Rochester is a great city to be a musician nowadays. There is no shortage of fellow musicians, like-minded individuals, and just general support of the arts, and Ben Morey knows it. Though initially planned as a solo album, Morey’s latest–the brilliant and grandiose Mt Doom–fully utilizes this exceptional network of people, a near countless number of musicians coalesced into what might be considered the city’s greatest supergroup–The Eyes. Featuring contributions from members of just about every prominent act around Rochester, Mt Doom brims with ambition and sparkles with creative influence. Though the album’s official release was over a month ago, physical copies (vinyl and tapes!) begin shipping out next week, so what better time for an album of the week feature?
After listening to Mt Doom a few times, it is difficult to imagine the songs as the lo-fi 4-track recordings they were originally slated for. The album is home to some of Morey’s most extensively developed material, from sprawling hills of instrumentation (horns, harps, strings, synths, etc.) to the 60’s-tinged multi-part vocal harmonies. And surprisingly, none of it is overbearing. Gentle harp dances hand-in-hand acoustic guitar on “The Hill,” weepy steel guitar and piano sit nicely on hopeful folk-rock number “New Life,” and the doo-wop inspired vocal harmonies on the album’s gem of a love song “Black Jacket” are nothing if not wholly appropriate.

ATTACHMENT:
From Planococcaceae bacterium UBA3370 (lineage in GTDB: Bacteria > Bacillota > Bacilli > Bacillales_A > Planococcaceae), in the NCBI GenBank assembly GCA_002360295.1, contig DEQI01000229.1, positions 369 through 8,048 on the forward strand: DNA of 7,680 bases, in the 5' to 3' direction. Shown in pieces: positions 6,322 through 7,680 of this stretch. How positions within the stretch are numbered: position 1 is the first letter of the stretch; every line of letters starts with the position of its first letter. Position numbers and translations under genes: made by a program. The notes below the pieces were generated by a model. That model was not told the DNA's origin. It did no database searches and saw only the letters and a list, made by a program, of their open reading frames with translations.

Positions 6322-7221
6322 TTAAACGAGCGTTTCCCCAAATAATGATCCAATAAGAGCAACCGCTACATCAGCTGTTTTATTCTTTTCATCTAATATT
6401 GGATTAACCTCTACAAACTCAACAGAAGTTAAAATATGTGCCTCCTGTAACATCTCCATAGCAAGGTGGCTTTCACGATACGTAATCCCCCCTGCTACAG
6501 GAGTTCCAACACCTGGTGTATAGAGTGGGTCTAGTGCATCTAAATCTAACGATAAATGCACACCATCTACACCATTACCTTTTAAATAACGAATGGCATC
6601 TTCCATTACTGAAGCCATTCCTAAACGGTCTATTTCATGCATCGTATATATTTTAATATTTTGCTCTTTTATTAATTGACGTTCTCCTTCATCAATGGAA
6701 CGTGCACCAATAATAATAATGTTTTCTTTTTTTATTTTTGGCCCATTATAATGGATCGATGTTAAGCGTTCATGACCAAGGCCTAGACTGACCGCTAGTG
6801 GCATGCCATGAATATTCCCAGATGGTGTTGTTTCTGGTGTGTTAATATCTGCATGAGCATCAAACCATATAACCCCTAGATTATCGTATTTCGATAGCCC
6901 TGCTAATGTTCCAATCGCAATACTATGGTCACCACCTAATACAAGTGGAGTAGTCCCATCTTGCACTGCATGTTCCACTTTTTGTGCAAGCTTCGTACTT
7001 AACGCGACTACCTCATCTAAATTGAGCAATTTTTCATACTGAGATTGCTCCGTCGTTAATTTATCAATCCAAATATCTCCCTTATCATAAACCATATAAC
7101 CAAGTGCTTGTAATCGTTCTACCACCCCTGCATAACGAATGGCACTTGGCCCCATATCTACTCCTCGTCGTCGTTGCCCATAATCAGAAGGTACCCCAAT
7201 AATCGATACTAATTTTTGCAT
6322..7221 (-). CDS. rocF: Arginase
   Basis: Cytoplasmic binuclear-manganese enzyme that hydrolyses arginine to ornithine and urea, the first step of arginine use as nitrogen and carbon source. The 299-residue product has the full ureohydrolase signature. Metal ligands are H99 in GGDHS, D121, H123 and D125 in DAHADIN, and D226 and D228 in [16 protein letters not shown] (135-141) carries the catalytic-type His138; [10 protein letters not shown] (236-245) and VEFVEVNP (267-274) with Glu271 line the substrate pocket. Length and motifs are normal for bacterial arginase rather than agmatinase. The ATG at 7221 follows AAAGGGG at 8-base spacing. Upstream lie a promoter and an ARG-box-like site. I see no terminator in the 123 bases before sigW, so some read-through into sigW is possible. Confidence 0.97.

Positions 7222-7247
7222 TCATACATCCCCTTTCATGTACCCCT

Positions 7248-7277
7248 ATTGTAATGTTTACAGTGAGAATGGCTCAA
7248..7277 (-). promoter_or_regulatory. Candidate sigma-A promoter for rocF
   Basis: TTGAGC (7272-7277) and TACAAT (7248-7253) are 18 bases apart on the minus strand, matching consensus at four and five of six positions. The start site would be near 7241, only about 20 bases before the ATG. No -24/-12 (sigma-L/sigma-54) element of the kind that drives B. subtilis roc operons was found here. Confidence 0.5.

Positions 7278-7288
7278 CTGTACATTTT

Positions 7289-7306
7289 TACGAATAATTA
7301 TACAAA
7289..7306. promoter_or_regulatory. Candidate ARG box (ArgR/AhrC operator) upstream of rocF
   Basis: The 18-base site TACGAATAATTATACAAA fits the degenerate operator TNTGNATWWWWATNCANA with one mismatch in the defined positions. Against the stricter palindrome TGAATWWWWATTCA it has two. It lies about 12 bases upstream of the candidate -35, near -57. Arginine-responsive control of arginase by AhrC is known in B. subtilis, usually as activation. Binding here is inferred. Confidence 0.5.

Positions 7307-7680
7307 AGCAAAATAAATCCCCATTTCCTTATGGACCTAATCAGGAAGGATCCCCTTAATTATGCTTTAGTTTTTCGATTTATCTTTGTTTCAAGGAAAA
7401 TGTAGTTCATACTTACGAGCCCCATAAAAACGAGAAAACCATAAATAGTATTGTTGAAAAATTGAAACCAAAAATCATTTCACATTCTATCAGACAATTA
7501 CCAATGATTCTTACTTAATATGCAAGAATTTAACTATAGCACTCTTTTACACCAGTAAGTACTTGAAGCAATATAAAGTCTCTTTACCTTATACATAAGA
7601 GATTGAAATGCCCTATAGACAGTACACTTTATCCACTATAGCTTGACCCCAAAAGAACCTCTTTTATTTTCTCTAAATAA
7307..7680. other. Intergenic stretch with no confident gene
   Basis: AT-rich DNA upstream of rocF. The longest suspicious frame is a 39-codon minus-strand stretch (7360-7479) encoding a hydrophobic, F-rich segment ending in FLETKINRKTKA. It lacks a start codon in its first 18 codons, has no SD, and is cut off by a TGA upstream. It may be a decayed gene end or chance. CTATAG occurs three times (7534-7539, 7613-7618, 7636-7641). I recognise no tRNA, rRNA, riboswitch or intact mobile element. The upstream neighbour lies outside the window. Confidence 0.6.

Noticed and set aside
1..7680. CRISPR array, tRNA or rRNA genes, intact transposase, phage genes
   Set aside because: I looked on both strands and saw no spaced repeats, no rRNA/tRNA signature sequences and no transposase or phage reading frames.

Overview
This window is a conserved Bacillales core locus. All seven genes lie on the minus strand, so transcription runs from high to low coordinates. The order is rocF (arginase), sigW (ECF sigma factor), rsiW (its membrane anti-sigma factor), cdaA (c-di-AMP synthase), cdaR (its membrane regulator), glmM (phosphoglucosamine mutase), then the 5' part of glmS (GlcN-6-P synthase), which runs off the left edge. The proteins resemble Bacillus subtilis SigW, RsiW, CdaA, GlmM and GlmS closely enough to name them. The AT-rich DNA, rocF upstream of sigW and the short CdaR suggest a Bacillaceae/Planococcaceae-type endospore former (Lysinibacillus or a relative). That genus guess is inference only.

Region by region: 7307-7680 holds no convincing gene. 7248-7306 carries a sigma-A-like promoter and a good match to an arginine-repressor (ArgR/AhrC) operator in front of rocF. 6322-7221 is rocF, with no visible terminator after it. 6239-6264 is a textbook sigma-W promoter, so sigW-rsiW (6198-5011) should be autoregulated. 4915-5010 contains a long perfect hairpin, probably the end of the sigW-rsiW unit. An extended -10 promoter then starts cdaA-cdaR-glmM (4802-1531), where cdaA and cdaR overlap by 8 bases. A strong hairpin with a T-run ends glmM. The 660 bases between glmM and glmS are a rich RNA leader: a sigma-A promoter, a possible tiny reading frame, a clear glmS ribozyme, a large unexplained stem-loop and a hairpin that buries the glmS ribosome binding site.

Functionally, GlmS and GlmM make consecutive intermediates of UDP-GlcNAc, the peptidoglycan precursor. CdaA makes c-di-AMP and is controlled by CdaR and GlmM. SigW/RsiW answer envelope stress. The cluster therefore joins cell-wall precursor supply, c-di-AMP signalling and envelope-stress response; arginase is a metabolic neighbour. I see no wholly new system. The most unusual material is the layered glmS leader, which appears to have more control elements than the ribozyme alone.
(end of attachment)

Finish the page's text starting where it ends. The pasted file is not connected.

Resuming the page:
Instrumentally, Mt. Doom seems like something of a defense mechanism, an illustration of the utopia-like dream world we’d all like to find ourselves vacationing to. But thematically, the album paints a different picture. There is a very poignant awareness in the lyrics, an awareness of our world’s current state of affairs. “I got my TV and my radio, a screen or two / got all these voices shouting at me / nothing sounds like the truth,” sings Morey on “Been Gone,” perhaps a nod to the myriad “sources” of information in an increasingly divisive political environment. This situational awareness is peppered lyrically throughout the album, and though born of internal dissension and modern disbelief, Mt Doom presents these themes beautifully, as if in a dream. Juxtaposition at its finest.
Crediting each and every musician featured on the album would be a paragraph in and of itself, so you’ll just have to snag a beautiful blood-red vinyl copy of the album via City of Quality records, which contains a booklet with lyrics and photos of the recording process. If vinyl isn’t your bag, tapes are available from the much-revered Dadstache Records for a nifty price of just five bucks. And for the minimalist, digital downloads are available on Ben Morey’s bandcamp page.